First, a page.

The first is the single-vendor approach. Instead of evaluating individual tools or considering building your own, this approach means choosing one of the larger MarTech vendors and using their toolsets.
The upside to this approach is that it’s straightforward. A single vendor handles everything.
The downside is that you’re limited by both the toolsets available and the mindset behind them. If your marketing philosophies differ significantly from the vendor you choose, your priorities may diverge in future. And with a single-vendor approach, you may not have the option of integrating the new tools you need.
The second approach is DIY—an approach commonly taken by giants like Amazon. DIY means building your tools from the ground up. The upside is that you have full control over the toolsets. They match your marketing philosophies and grow with your business.
The downside is that building your own tools means plenty of lead time and ongoing maintenance. It means busy engineering teams and often slower progress than buying an out-of-the-box solution. And sometimes it means falling behind as industry leading platforms grow and outpace your internal teams.
The core question here, according to Widup, is this: Can your team build it better or faster than if you bought it? If so, a DIY approach might be a smart choice.
The third approach, Widup says, is a hybrid approach. You evaluate individual tools and choose to build or buy based on your business goals, culture, and needs.
The upside here is ultimate flexibility. You choose best-in-breed tools not based on which vendor created them but on which meet your needs. You can choose to buy a tool that lets you get up and running quickly or build or extend a tool in-house for special features your team needs.
It’s the best of both worlds—an approach that balances the benefits of out-of-the-box and the benefits of building in-house.
Which is why the third approach is what Tableau took when it recently re-built its MarTech stack.
The center of the stack: Lytics Customer Data Platform
As Tableau started evaluating and re-building its stack from the ground up, the team started with data.
At first, they thought they would purchase a DMP—a technology designed to integrate third-party data into marketing efforts—but soon the team realized that most, if not all, of what they wanted to accomplish could be done using proprietary, first-party data. Data, in other words, that they already had access to from their customers.
And so the priority shifted. The new MarTech stack would be built with a Customer Data Platform—designed to collect and activate on first-party data—at its center.
The company chose Lytics to play this foundational role in their stack.
As Widup explains, “Lytics is at the center orchestrating everything we do…It’s collecting and analyzing and making inferences from the data and [we use it to] control the transactional marketing we’re doing.”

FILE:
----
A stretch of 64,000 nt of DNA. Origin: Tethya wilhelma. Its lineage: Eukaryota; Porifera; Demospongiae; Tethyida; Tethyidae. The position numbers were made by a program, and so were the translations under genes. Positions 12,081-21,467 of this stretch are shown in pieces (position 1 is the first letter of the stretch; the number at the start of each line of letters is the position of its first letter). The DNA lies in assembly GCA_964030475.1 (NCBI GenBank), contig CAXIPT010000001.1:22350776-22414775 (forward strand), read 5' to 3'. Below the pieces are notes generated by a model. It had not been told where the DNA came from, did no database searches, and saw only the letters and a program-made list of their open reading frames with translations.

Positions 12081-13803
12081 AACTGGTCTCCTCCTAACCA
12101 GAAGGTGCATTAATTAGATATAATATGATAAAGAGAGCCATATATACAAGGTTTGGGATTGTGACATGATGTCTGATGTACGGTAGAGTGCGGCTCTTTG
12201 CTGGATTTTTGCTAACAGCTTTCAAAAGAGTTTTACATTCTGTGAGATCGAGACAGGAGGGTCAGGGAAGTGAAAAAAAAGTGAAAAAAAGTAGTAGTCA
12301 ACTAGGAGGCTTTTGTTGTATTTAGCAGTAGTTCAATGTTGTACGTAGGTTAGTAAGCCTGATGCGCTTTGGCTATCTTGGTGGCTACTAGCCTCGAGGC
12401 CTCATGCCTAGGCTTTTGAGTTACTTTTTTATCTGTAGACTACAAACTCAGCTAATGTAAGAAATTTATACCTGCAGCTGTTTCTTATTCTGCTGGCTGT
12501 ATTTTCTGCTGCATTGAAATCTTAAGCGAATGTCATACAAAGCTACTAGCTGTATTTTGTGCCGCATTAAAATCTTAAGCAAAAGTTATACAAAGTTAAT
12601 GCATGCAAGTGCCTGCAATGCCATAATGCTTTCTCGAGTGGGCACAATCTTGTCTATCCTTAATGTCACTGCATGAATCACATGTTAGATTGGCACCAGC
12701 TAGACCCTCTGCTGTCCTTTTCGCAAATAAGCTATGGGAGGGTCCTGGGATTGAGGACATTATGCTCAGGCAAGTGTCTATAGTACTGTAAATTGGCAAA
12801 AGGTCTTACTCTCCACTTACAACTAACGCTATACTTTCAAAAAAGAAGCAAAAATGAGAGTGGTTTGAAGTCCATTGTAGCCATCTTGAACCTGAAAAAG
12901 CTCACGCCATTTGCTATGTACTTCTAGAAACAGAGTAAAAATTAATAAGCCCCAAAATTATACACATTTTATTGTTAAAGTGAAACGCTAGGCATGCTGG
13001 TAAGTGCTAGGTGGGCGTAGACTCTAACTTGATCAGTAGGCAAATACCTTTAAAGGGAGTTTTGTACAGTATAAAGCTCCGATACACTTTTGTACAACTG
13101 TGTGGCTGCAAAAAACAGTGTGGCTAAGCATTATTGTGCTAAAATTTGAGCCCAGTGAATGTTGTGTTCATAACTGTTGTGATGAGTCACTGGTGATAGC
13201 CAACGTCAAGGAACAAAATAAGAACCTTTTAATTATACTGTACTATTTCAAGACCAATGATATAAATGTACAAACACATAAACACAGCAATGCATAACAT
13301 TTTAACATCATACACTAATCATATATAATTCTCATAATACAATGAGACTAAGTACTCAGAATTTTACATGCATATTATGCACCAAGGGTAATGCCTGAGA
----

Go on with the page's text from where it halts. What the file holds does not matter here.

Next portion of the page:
Building the rest of the MarTech stack
To build out the rest of their MarTech stack, Tableau developed a set of rules. They focused on:
:: Finding the balance between tried-and-true solutions and shiny, new ones (“we’re a public company,” explains Widup, “we can’t take too many risks.”)
:: Choosing transparent solutions they could understand
:: Prioritizing self-sufficiency (and not choosing tools that forced them to constantly be reaching out to their vendors)
:: Building only when they could keep up with top tools
:: Focusing on long-term progress, not short-term fixes
:: Choosing tools that fit their business goals
:: Prioritizing customer comfort
:: Skipping new features in favor of reliable ones
:: Ignoring the industry’s shiny objects while they implemented their solutions
:: Putting data at the center of their efforts
Create a vision and stick to it
When asked the toughest part of the process, Widup says it was creating the initial vision and sticking to it. The industry is full of the latest-greatest. But if you chase every shiny object, you’ll never get anything done.
“It takes a few months to think it all through,” Widup elaborates. “We lock[ed] in on what we wanted to do and [put] on blinders to keep from being bothered by [industry] noise and to keep moving forward.”
A Lytics success story
Already, Tableau is reaping the rewards of their new MarTech stack. Widup says they’ve improved customer experience, lowered unsubscribes, improved internal efficiency, gotten more accurate customer journey data through Lytics, improved the quality of their leads, improved targeting through first-party data, and become more self sufficient as a team.
He also says Lytics machine-learning technology is playing a role in their successes: “Lytics sees every interaction we can possibly send to it about our customers and their behavior. One of the main [funnels we have] is that [customers] download a trial, play with it for 14 days and then we want [them] to buy. Lytics is identifying the people in the trial likely to convert based on historical data.”